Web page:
By Laurie Nealin
Special to The Telegram-Regina, Sask.
Kaetlyn Osmond dazzled at Skate Canada International Friday with a near flawless short program that brought a satisfied smile to her face, and the audience to its feet.
The Marystown native skated last in the talent-laden, 12-woman field and left no doubt she skated best.
Osmond scored 76.06 points - seven points clear of the field - for her celebrated Edith Piaf routine that she reprised for her Olympic campaign.
The three-time national champion delighted the sparse Brandt Centre crowd - and the judges - with her superb interpretation of Sous le ciel de Paris and Milord sung by the French chanteuse.
“I felt super confident when I stepped on the ice,” Osmond said.
“This program is so fun … the last bit of the program when everyone starts clapping is the celebration of the short. It’s really exciting to do that footwork sequence when I have the crowd’s reaction.”
Russian Anna Pogorilaya, the 2016 world bronze medallist, and her teammate, Maria Sotskova, claimed second and third on the leader board with 69.05 and 66.1 points, respectively.
Coming off her silver medal win at the world figure skating championships in Helsinki last March, Osmond continues to build momentum towards the 2018 Olympic Winter Games in Pyeongchang, South Korea.
“I was very happy with how I skated. I’ve been training this program really well on most days so I really just wanted to skate another great program and get another clean run-through done, keeping it one thing at a time and I think that’s what I feel I did really well today, keeping it one element at a time.”
Although Osmond says she doesn’t pay much attention to her scores, she noted, “It’s the first time I got above 75, and I got that a few times last year so I was excited to get above that little hump.”
Her goal again this season is to continue posting personal bests every time out.
Over the summer, Osmond had actually worked on a new short program set to the bluesy Summertime. She even competed with it twice, but that was just her coach Ravi Walia’s interim plan to ensure the Piaf piece would be fresh when the Olympic season began in earnest.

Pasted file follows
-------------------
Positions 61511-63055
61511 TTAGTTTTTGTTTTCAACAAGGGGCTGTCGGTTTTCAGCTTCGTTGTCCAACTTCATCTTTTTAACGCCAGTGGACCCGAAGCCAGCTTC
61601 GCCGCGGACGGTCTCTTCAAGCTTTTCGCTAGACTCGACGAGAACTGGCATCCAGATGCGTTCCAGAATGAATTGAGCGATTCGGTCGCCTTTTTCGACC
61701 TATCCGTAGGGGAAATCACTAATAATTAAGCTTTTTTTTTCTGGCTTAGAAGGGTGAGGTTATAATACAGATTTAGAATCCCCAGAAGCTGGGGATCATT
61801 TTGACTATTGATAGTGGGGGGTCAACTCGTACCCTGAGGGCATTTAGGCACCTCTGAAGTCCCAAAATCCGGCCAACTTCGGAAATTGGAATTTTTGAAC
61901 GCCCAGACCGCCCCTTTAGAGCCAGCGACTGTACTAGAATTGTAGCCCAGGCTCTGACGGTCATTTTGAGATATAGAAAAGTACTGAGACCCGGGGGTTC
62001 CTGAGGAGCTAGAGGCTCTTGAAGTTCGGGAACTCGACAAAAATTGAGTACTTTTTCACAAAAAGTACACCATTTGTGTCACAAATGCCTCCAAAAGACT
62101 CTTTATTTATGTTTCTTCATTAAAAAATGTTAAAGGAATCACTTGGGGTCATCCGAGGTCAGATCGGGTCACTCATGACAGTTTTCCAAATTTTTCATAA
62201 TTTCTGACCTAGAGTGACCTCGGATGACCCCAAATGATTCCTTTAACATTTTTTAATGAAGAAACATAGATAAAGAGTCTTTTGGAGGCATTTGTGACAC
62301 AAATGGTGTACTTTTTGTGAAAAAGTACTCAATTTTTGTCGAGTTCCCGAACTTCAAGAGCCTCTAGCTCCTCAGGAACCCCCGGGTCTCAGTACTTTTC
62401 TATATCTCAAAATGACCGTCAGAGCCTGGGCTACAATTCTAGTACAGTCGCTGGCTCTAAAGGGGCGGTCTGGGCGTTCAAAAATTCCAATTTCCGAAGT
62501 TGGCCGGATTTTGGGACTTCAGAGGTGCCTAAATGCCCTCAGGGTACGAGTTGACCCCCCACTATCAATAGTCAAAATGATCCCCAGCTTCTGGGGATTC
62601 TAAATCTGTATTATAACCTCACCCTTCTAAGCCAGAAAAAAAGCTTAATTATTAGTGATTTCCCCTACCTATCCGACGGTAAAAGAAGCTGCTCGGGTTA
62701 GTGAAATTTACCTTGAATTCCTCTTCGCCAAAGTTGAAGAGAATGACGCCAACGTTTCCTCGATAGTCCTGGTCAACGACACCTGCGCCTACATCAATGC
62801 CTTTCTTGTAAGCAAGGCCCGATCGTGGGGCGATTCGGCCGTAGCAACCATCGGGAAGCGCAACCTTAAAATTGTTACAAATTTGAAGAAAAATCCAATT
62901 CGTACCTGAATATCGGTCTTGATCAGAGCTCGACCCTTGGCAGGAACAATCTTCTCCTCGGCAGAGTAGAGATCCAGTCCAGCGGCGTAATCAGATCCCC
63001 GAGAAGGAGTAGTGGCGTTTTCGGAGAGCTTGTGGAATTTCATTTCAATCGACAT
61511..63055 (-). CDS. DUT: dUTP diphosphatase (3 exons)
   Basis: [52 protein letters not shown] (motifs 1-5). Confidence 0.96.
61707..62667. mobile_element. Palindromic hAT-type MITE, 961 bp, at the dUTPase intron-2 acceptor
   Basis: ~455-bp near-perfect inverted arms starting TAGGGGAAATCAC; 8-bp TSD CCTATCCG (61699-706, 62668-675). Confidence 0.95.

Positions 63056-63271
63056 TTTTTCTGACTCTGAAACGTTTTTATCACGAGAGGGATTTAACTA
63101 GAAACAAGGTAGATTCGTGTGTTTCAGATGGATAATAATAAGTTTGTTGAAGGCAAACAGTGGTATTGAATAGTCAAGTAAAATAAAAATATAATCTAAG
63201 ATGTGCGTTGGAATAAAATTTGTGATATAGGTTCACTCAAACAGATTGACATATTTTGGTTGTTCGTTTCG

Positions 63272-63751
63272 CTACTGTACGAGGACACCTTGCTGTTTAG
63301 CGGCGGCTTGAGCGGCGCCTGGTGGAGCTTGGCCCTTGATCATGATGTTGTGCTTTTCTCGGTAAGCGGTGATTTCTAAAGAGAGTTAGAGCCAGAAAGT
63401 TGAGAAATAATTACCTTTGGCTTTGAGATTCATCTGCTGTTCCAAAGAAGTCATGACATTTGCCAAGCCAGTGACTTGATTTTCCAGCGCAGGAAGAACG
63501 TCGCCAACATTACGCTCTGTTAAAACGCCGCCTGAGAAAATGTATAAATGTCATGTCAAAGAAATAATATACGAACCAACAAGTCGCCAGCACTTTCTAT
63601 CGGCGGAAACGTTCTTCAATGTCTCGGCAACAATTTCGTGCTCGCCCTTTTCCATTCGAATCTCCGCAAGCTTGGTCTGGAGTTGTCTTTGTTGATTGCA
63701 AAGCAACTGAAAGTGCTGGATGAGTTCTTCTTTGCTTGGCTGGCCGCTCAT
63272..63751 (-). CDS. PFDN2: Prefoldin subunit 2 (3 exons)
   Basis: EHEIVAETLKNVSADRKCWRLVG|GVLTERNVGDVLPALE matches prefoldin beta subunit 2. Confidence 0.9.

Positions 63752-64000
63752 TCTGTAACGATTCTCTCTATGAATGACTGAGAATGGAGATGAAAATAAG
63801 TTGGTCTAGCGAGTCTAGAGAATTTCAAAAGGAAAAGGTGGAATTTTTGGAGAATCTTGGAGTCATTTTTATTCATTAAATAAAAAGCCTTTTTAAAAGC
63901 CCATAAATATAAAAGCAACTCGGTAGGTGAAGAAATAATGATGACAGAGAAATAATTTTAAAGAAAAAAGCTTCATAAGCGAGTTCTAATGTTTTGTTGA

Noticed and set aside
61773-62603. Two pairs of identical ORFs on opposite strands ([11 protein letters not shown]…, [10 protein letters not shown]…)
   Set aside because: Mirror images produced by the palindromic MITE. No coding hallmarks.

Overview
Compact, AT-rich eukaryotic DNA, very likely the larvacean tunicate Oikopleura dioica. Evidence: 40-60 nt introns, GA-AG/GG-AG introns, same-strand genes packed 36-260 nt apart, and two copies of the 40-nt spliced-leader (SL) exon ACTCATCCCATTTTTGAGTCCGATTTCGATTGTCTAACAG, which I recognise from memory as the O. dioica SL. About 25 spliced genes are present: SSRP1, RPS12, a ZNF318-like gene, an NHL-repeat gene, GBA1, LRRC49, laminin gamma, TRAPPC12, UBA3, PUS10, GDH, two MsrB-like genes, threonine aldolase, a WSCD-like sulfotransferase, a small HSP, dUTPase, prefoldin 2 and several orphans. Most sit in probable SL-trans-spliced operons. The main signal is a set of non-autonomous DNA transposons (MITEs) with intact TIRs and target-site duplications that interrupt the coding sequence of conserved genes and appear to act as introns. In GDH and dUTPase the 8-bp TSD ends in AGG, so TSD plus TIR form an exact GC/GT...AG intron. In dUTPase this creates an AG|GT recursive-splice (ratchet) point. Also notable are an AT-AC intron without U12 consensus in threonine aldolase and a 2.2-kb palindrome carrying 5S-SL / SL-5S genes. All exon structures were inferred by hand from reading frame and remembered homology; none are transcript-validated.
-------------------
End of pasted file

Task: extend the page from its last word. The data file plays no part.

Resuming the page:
“It (Piaf) was such a strong, confident and comfortable program for me, and that’s what I needed this year is to feel strong and confident in both of my programs so we can ensure I have strong skates all year,” Osmond explained.
Osmond, who turns 22 in December, plays her own game. She has never been one to dwell on what her competitors are doing, even when facing a deep field like the one here at Skate Canada.
“Each competitor is strong in their own way. It’s the Olympic year. I’m expecting a lot of people to be at their absolute best. For me to be able to compete against that, it doesn’t mean that I dwell on what they’re doing. It means I push to do the best I can do... and see if that can measure up.”
Although not obvious to the casual onlooker, Osmond said there is still much she wants to improve in her program.
“My flow out of my jumps probably wasn’t as strong as they normally are, especially on the Axel. I was a little off in the air, and I just found out I got a level 3 (instead of a four difficulty level) on my footwork which I’m not really happy about,” she said, laughing.
The free skate final goes Saturday when Osmond will showcase her new Black Swan program set to music from both the movie and Tchaikovsky’s Swan Lake.
Osmond won Skate Canada back in 2012 at age 16. A year ago in Mississauga, she ranked second to the now twice world champion Evgenia Medvedeva from Russia.
Skate Canada is one of six Grand Prix events also held in Russia, China, Japan, France and United States. Competitors are awarded points based on their results in two assigned events with the top six performers in each discipline qualifying for the Grand Prix Final, in Nagoya, Japan in December.